surrounding of aluminium metal was covered by fibers crystal like needles with the following
reaction:
4 Al (s) + 3 H2O (g) 2 Al2O3 (s)
The white fiber crystal (oxide film) was reformed after it was left in the open air, this
was due to the one of the aluminiums properties that was easily to oxidized. When a freshly
formed aluminium metal surface is exposed to the atmosphere, it is immediately covered with a
thin film of oxide, and this oxide film quickly re-forms when damaged.

G. ANSWERS OF QUESTION

Experiment 1
Why is Al a bit slow to react, whereas a negative value reduction potential?
Answer: Although Al metal has negative reduction potential, it is difficult to oxidized
because there is protective layer oxide that protects Al metal from any reaction.
Without the use of indicators, explain how the nature of the solution occurs.
Explain why this is so?
Answer: solution properties which occurs when the metal Al reacts with HCl is acidic
which form a solution of Al(Cl)3 which has a pH of about 2-3

Experiment 2
What gas is formed? Compare with the result of the experiment, which obtained
more?
Answer: The formed gas is hydrogen (H2). Compared to first experiment, it can be seen
that aluminium is more likely react with alkaline condition than the acid one. It is proved by the
presence of bubbles (hydrogen gas) in the second experiment rather than the first one.
Why the pan made with Al may not be washed wisth soda (Na 2CO3)? Explain by
showing the reaction!
Answer: Pan that is made out of aluminium should not be washed by Na 2CO3 because it
will be generated solution that is able to precipitate Al(OH)3 and will provide high
concentration of OH-. Whereas sodium carbonate is compound that is corrosion. Reaction:
CO32- (aq) + H2O (l) HCO3- (aq) + 3 OH- (aq)

Experiment 3
Why HgCl2 solution is able to clean the surface of the aluminium effectively?
Answer: It was because mercury salts disrupt the oxide layer from aluminium metal.
The process of Al Al3+ and O2 is endothermic. Why it formed Al2O3 and explain
why these substances are very stable?
Answer: Al2O3 formed because Al reacts with air to form a thin oxide layer, which
protects further of Al2O3. Al2O3 is stable because it is difficult to react with the open air as well
as difficult to react with aqueous and concentrated acidic/ basic solution.
Give some example of the use of metallic Al. Explain and state the nature of Al
which determined its use for various appliances!
Answer: usability based on properties:
a) Aluminum is lightweight, corrosion-resistant, non-toxic and so shake used as materials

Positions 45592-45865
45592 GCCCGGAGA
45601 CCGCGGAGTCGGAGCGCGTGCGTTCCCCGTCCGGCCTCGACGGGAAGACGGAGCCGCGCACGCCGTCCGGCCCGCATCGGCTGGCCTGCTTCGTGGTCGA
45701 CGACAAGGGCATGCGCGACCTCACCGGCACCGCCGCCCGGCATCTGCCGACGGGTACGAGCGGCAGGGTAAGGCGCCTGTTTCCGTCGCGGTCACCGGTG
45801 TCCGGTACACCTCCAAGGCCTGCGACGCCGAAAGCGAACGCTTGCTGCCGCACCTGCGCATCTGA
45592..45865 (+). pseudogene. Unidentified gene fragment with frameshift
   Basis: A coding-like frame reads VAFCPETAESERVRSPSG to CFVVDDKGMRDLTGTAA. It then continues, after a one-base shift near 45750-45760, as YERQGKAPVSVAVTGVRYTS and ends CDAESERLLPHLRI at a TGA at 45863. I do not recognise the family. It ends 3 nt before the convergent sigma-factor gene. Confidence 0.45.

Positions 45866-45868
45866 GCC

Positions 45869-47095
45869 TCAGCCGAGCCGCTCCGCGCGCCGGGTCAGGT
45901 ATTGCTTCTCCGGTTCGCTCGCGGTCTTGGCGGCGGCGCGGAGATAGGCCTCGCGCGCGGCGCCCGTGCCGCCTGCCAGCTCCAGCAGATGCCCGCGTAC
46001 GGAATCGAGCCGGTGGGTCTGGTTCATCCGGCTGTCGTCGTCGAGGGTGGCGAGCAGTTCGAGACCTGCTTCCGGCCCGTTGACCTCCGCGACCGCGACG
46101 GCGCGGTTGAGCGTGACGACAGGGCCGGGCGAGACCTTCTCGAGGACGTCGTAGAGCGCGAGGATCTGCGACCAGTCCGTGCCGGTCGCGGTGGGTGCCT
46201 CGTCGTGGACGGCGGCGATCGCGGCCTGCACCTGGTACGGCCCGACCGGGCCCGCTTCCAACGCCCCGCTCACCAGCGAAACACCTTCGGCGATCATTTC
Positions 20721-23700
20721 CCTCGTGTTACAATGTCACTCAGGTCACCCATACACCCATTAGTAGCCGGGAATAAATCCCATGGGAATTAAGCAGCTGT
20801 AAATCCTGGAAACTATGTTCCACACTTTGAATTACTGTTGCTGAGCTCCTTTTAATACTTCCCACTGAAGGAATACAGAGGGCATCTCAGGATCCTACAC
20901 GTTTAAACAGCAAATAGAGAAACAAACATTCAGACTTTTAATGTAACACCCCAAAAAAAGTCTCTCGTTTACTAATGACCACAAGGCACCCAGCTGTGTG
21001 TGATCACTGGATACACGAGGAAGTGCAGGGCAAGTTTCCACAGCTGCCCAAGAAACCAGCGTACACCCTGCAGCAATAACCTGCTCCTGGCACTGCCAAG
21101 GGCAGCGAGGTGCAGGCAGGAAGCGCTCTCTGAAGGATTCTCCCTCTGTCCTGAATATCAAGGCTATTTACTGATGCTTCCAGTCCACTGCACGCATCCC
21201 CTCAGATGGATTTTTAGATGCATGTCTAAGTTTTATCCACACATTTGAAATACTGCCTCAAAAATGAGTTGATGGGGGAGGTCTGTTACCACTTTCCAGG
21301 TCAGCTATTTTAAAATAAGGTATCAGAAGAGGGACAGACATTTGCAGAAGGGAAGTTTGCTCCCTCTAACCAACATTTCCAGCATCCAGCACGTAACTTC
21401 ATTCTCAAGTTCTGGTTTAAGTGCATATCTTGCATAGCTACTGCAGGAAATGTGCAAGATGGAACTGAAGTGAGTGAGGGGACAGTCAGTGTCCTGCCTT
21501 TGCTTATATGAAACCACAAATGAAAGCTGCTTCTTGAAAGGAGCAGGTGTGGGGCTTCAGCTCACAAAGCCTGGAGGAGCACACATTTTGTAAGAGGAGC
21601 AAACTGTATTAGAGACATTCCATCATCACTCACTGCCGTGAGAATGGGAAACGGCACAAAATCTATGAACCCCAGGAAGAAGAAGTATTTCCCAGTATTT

for household items such as pans, pots, etc.
b) electrical conductivity two times faster than Cu, so that Al is used as a power cable
reflective, in the form of aluminum foil that can be used for packaging food, medicine
wrappers and cigarette wrappers
c) aluminum alloy produces very strong alloys such as Duralium (mixture of Al, Cu and
Mg) used for the manufacture of airframe
d) aluminum as a reductant agent MnO2 and Cr2O3

H. CONCLUSION
One of the properties of Aluminium metal is amphoteric, it means that aluminium can
reacts with both of acidic and alkaline solution. For example, aluminium reacts with both
hydrochloric acid and sodium hydroxide to produce hydrogen gas. Aluminium has thin yet
stable oxide film who covers aluminium surface and this oxide film quickly re-forms when
damaged. The oxide film is under compressive stress, and will not only cover the metal
continuously, but can cope with a certain amount of substrate deformation without rupturing. It
is to this protective surface layer that the aluminium industry owes its existence.

I. SUGGESTION

1. To get various result of aluminium and its properties experiment, you can change acid
and base solutions beside HCl and NaOH. For example: H2SO4 or Ba(OH)2/ KOH
2. To get another various results, you can compare the experiments result by using Al
metal and aluminium foil as feedstocks.

J. REFERENCES

Alloys, A. and Kaufman, J. G. (2016) Properties and Aluminum and Aluminium Alloys'
Davis, J. R. (2001) Aluminum and Aluminum Alloys, Light Metals and alloys, p. 66.
Petrovic, J. and Thomas, G. (2008) Reaction of aluminum with water to produce
hydrogen, US Department of Energy, pp. 126.
Prof. Shakhashiri (2000) Chemical of the week Aluminium, General Chemistry, 2(l),
pp. 23.
Sheasby, P. G. and Pinner, R. (2001) Introduction: Aluminium , Its Properties , Alloys
and Finishes, Metal Finishing, pp. 435450.